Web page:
Coconut oil has traditionally been seen as an unhealthy oil to use in cooking due to its high content of saturated fat. It is generally accepted that a diet high in saturated fat will raise cholesterol, therefore those with high cholesterol or even a genetic predisposition for high cholesterol have been advised to avoid coconut oil or foods cooked with it. But, in recent years, several studies have begun to look closer at the health benefits of coconut as an exception to this rule. Coconut may actually be beneficial to health and may not need to be avoided.
Coconut oil is a solid fat at room temperature and it contains 97% saturated fat. Due to its high saturated fat content, many nutrition experts have recommended avoiding this fat in diet. But, it is important to understand that there are many different types of saturated fats and not all of them act the same in the body. Coconut oil is made up of a type of saturated fat known as medium chain triglycerides (MCTs), such as lauric and myristic acid. This type of saturated fat is different from the saturated fat found in animal fat which contains long-chain triglycerides which have a different molecular structure from the MCTs. MCTs have been actually shown to increase HDL (good) cholesterol and lower total cholesterol. One 2003 study, published in the Journal of Clinical Biochemistry found that virgin coconut oil lowered the total cholesterol, LDL, triglycerides and VLDL in rats. Researchers believe that this is due to the polyphenols in the coconut oil, which may act as an antioxidant, helping lower cholesterol. MCTs may also help reduce body fat by suppressing certain fat-producing genes.
Coconut oil may also be good to keep skin healthy. It is an excellent moisturiser and is high in Vitamin E. It can also be used to moisturise dry hair with split ends. If you are going to use it as a skin moisturiser use a very small amount as it goes a long way. It may also be important to test a small amount on one area just to make sure you don’t have an allergic reaction.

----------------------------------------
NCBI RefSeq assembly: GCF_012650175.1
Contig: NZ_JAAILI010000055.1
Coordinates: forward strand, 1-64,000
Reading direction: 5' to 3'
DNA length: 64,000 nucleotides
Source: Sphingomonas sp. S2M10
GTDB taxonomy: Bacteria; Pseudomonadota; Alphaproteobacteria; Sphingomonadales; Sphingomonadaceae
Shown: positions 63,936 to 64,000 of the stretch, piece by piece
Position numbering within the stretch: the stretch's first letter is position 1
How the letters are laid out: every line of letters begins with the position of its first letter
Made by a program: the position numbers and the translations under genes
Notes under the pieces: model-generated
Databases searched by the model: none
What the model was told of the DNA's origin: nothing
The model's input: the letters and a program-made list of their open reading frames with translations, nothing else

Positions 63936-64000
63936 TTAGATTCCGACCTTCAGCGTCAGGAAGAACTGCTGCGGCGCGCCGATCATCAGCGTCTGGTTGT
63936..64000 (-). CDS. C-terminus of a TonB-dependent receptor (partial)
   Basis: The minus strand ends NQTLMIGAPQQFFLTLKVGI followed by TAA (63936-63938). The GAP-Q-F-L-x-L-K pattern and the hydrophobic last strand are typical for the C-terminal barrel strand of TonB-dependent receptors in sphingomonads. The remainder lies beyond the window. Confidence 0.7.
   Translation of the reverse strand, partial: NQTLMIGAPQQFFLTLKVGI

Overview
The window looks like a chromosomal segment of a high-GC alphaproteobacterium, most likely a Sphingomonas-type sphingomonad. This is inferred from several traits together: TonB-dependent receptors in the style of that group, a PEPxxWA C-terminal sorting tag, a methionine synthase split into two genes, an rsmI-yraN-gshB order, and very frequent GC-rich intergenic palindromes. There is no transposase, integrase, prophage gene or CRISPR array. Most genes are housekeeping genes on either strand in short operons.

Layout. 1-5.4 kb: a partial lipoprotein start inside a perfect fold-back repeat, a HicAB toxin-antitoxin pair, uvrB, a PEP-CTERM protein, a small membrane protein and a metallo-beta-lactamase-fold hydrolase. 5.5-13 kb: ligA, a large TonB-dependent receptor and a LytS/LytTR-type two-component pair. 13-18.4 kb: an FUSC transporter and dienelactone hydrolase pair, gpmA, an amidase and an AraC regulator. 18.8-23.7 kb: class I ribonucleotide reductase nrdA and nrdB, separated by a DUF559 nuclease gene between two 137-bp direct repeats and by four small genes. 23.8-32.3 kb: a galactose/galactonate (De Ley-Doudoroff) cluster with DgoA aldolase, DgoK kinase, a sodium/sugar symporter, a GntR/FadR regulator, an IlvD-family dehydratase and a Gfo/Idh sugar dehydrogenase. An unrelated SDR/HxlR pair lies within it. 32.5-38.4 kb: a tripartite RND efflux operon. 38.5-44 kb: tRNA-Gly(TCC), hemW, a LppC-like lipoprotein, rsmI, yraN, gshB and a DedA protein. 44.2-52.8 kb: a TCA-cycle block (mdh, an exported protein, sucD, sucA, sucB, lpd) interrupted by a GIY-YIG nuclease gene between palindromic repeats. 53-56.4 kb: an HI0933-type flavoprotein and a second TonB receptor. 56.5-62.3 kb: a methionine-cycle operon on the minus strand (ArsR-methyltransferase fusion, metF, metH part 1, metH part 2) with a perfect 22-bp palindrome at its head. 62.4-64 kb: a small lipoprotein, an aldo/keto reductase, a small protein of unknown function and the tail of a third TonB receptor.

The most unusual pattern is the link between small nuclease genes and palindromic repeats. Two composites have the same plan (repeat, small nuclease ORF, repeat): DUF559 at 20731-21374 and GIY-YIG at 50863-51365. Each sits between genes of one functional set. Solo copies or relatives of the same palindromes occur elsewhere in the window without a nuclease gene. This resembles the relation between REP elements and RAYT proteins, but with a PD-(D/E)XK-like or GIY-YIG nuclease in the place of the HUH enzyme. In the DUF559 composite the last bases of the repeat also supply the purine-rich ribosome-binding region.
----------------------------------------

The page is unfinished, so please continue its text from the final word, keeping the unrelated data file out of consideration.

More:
Although this research is positive for improving the reputation of coconut oil, don’t believe all the hype. Coconut oil promoters believe that coconut oil is the miracle cure we have all been waiting for to get rid of all illnesses. Many books, websites, and so-called experts claim that coconut oil can do everything from helping you lose weight to curing pancreatitis, diabetes, and even HIV. Although coconut oil may not be as bad as originally thought, it is not miraculous either, so be cautious with claims that seem too good to be true.
Should You Cook with Coconut Oil?
Coconut oil should be used with caution. Remember that regardless of its effect on cholesterol, it still contains 100 calories per tablespoon, like most fats. Coconut oil is a good option for cooking at high temperatures or for baking, since it is a saturated fat it is more stable when heated at high temperatures. Due to its plant origin, coconut oil may be a better choice than most animal-derived saturated fats such as lard. Overall, coconut may not be the “evil” food we used to believe it was, but no matter what new research might say about it, moderation is always the key to any healthy diet.